By Payton Hoegh, CSN Program Director
One of the absolute best parts of my work with The Center for Spirituality in Nature is that I get to connect with folks from all over, spiritual seekers of every sort to talk about how powerful and meaningful it is to engage in mindful practice in the natural world.
While I love these conversations and I’m constantly energized and inspired by them, two disheartening themes seem to come up again and again -- alarm and anxiety over the environmental crises we’re facing and the increasing sense of loneliness and isolation that so many in our communities are experiencing.
My heart drops every time these subjects are raised but, I’m also encouraged that the work we are doing at the Center responds to each of these challenges in really creative ways. I see that so clearly when I work with our Spirituality in Nature Groups (SINGs).
All across the United States, we’ve connected with communities that are engaging regular, mindful practice in and with the natural world. We’ve constructed our SING network as a community of communities drawing all of these groups together, linking leaders to one another and helping a growing circle of spiritual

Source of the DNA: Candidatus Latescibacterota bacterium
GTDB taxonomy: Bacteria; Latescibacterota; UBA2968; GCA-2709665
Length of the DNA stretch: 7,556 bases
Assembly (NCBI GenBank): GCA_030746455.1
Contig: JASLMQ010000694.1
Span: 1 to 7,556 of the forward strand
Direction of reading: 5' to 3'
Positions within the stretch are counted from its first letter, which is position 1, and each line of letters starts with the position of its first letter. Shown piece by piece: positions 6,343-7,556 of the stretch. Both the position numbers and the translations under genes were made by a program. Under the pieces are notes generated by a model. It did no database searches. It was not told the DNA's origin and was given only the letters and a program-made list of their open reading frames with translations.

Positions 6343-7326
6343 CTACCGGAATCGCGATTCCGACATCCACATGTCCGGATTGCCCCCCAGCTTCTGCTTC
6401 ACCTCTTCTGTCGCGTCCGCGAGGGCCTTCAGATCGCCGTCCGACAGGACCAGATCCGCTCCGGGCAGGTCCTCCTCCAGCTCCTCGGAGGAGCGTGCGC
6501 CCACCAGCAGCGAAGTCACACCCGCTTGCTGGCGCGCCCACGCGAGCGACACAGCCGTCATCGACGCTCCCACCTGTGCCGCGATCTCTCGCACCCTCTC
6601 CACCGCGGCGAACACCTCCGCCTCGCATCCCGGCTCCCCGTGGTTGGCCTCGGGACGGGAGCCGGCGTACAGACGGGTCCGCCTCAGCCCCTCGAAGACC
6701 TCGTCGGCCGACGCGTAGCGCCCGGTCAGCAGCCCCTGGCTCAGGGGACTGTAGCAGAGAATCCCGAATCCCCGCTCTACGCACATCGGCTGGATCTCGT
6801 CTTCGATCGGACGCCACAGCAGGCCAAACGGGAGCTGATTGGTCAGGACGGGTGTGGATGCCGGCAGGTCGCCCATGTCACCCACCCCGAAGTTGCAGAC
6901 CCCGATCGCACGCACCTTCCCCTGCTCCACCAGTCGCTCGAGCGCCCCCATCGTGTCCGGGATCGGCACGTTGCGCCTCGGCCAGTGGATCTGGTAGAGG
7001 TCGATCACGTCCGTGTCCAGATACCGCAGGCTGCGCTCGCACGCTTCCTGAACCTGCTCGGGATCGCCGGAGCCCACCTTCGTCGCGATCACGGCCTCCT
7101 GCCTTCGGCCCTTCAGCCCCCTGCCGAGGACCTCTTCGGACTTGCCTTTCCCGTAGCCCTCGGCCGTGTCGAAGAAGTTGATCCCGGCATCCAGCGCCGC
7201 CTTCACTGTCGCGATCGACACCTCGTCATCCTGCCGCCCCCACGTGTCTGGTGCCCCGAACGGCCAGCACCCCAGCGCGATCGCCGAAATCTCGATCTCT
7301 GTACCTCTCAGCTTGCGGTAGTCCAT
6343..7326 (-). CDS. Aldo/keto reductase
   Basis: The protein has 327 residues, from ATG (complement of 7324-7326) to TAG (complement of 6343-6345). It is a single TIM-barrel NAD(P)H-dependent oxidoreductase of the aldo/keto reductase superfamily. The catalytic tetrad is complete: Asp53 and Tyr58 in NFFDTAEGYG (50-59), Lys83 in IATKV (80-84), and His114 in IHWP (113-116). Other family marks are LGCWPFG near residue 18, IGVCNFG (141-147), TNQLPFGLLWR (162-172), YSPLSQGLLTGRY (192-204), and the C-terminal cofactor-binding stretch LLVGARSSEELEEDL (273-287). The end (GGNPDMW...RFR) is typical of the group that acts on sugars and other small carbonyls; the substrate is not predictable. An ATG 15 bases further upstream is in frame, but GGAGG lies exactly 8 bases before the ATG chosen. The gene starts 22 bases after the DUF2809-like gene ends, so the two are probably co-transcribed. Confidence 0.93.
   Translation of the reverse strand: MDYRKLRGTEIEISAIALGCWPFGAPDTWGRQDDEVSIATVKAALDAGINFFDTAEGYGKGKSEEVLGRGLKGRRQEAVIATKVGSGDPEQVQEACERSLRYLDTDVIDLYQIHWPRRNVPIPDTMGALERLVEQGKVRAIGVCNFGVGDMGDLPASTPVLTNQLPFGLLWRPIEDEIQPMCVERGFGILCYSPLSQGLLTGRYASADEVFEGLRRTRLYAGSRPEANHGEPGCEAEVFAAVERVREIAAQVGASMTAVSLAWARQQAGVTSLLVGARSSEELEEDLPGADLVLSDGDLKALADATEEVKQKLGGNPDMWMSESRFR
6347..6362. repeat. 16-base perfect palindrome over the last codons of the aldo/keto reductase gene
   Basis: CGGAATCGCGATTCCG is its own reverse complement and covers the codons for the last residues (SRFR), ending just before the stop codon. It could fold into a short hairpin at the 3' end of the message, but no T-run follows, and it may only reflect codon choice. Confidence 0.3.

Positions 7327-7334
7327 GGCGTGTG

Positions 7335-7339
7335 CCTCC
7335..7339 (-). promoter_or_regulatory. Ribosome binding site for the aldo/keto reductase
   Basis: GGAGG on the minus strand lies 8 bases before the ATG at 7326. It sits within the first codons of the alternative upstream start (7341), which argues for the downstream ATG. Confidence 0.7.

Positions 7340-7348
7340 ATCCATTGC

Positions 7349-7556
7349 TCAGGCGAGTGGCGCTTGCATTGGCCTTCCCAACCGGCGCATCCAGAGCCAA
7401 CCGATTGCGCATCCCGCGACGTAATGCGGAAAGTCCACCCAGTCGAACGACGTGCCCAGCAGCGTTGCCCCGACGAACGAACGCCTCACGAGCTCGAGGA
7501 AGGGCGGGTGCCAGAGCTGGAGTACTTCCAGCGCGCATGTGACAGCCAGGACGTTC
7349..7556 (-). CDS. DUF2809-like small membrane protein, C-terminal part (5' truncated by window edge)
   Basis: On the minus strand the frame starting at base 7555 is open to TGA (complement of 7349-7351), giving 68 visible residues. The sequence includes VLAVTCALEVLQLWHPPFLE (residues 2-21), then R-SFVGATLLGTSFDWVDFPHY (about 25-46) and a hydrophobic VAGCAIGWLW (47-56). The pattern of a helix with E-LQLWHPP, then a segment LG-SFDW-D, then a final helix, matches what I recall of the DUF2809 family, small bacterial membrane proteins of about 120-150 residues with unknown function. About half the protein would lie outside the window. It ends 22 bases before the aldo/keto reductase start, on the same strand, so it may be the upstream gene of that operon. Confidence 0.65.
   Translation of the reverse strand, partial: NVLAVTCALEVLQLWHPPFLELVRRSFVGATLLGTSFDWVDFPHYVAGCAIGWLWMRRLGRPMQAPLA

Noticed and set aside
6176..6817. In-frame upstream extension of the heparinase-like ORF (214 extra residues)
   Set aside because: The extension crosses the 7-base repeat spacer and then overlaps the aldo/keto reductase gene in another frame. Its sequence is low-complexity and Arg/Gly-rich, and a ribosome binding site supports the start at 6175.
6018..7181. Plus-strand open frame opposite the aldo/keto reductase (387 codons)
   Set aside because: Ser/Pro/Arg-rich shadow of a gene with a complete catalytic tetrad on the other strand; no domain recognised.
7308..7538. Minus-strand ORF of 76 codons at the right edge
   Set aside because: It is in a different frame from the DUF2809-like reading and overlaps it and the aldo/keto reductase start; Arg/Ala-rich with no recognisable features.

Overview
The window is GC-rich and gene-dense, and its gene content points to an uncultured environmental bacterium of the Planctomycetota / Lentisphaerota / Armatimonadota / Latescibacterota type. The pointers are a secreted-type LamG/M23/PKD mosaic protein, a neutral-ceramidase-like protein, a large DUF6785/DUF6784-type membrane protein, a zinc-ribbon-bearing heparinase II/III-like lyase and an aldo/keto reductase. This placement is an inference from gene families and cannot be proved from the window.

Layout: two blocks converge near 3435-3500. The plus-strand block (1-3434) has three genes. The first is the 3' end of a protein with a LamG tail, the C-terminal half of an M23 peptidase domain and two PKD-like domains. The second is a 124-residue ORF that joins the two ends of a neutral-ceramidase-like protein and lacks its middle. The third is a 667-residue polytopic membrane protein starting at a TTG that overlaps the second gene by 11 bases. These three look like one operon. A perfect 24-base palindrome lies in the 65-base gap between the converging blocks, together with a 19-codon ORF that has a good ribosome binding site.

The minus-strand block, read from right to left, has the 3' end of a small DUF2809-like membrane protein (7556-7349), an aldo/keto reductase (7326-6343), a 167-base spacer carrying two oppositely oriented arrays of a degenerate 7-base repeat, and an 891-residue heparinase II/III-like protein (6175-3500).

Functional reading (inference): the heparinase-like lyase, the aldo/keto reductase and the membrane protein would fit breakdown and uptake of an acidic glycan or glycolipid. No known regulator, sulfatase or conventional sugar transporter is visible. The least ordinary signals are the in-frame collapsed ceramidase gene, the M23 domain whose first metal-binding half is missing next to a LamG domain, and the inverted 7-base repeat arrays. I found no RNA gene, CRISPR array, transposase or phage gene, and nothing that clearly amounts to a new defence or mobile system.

seekers and guides recognize that they’re not alone in being moved, inspired, and nourished by reflection, contemplation, and spiritual practice in nature.
Having led my own SING for several years, I’ve seen how these communities can offer a space of refuge and comfort. How they help us to step out of the rhythms of our day-to-day that might keep us separated and isolated and draw us into warm companionship and the awe, surprise, and peace that seems so much more accessible under an open sky.
Our SING gatherings nurture this deep sense of connection to place, this love for our local environment, and of course as we experience this rich, mindful time together, we’re drawn into this broad community not only with each other but with the whole world.
In a conversation with one of our SING leaders, she explained all of this far better than I ever could. She said that SING gatherings, “offer an eloquent reminder that we are all part of the amazing web of life and that we have a reciprocal responsibility to our Earth and to each other.”
As we respond to the climate crisis and the heartbreaking reality of loneliness and isolation, Spirituality in Nature Groups offer this unique and impactful opportunity to reconnect with place, with people, with the web of life on this planet, and with a sense of purpose to lift each other up in mutual thriving. I think that’s why our SING network has grown this past year to include nearly 30 communities in 17 states!
If you’re interested in joining this incredible community of communities and starting a Spirituality in Nature Group of your own, our virtual SING Leaders' Training is scheduled for November 4th.
I hope our paths cross soon, until then peace and all good to you,
Interested in learning more about starting your own SING?
Sign up for more guidance and information on available curriculum.